First Nations Artists Are Sick And Tired Of People Stealing Their Art

Hundreds of Aboriginal and Torres Strait Islander artists have been forced to seek legal advice to stop their works from being ripped off by those who don’t understand its importance.

First Nations cultures believe their art is a way to pass on their history and knowledge to younger generations, but it is often stolen by those with no connection to the story behind it -- who are just looking to make a quick buck.

In the past 12 months, Arts Law Australia has advised more than 500 Aboriginal and Torres Strait Islander clients on legal issues relating to their artistic practice. That's more than one a day.

Arts Law offers legal services specifically to First Nations people, which address the cultural importance of the artwork and sensitivities around its ownership.

Creating ‘aboriginal style art’ isn’t illegal because copyright can’t protect a style of painting, it can only protect original work.

But First Nations people have said clan-specific styles are an imperative part of their cultural heritage and diverse identities.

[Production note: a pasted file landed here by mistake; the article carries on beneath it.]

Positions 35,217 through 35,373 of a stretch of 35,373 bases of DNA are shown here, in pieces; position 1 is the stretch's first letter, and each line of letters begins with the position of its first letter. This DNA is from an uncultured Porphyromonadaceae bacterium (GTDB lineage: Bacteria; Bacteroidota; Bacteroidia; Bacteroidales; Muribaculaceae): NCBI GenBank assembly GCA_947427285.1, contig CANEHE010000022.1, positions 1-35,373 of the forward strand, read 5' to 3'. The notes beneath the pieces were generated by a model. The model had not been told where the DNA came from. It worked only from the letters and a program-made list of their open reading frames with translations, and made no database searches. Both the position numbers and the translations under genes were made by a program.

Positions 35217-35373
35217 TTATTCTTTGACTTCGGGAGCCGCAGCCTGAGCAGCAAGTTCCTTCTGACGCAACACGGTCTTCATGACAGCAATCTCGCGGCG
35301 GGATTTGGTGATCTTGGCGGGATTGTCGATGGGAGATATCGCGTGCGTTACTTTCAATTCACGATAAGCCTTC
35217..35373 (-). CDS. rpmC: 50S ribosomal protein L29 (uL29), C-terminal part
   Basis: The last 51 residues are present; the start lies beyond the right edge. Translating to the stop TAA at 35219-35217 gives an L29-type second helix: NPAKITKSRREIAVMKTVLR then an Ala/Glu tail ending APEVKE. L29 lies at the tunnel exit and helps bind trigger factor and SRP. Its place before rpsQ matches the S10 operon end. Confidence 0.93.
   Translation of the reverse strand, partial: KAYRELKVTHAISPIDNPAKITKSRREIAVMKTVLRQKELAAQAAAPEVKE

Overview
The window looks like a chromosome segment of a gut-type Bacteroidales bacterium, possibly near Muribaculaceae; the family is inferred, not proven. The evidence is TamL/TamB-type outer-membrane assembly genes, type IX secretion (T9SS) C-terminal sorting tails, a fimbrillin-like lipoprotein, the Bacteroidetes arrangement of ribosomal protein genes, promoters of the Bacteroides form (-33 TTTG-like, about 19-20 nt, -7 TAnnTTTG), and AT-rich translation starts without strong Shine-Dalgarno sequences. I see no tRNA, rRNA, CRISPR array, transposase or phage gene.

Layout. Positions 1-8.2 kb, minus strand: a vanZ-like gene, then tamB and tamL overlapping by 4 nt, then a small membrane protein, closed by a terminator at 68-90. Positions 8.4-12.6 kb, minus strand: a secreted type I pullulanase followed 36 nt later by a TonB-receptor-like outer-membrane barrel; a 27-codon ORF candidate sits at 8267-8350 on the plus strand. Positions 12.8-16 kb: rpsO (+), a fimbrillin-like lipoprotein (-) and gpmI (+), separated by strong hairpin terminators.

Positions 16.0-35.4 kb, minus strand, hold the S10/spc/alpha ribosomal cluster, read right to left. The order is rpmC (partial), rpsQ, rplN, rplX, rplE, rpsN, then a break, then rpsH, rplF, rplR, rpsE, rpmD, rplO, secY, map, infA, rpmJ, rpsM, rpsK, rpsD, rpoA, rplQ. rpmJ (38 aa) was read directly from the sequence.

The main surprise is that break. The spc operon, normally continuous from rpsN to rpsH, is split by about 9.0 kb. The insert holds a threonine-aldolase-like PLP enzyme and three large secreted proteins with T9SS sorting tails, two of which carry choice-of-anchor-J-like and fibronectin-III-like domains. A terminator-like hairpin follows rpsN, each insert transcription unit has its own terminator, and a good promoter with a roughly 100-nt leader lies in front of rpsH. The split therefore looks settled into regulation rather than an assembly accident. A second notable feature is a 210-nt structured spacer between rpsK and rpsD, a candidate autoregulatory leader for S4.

In 2016 it was found around 80 percent of 'Aboriginal style' art in tourism markets was fake. Image: Indigenous Art Code/Arts Law.

In 2016, Arts Law, Indigenous Art Code (IAC) and the Copyright Agency found up to 80 percent of Aboriginal products sold in tourism shops were either fake, or untraceable to an Indigenous artist.

Stephanie Parkin, a Quandamooka woman of North Stradbroke Island and Chairperson of IAC, said a persistent issue is “that Australia does not have specific legislation that recognises and protects Indigenous intellectual property”.

“This leaves artists in a position of having to enforce rights under other laws that may not properly recognise unique Indigenous intellectual property rights” she said.

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  • In June last year, the company Birubi Art was fined a record $2.3 million dollars for advertising its products as genuine Aboriginal art, when in fact they were painted in Indonesia;
  • In 1995, current Senior NT Person of the Year Banduk Marika took Indofurn Pty Ltd to court because the company had copied her and other artists’ works and replicated them on carpets without permission or respect for the artwork’s cultural importance;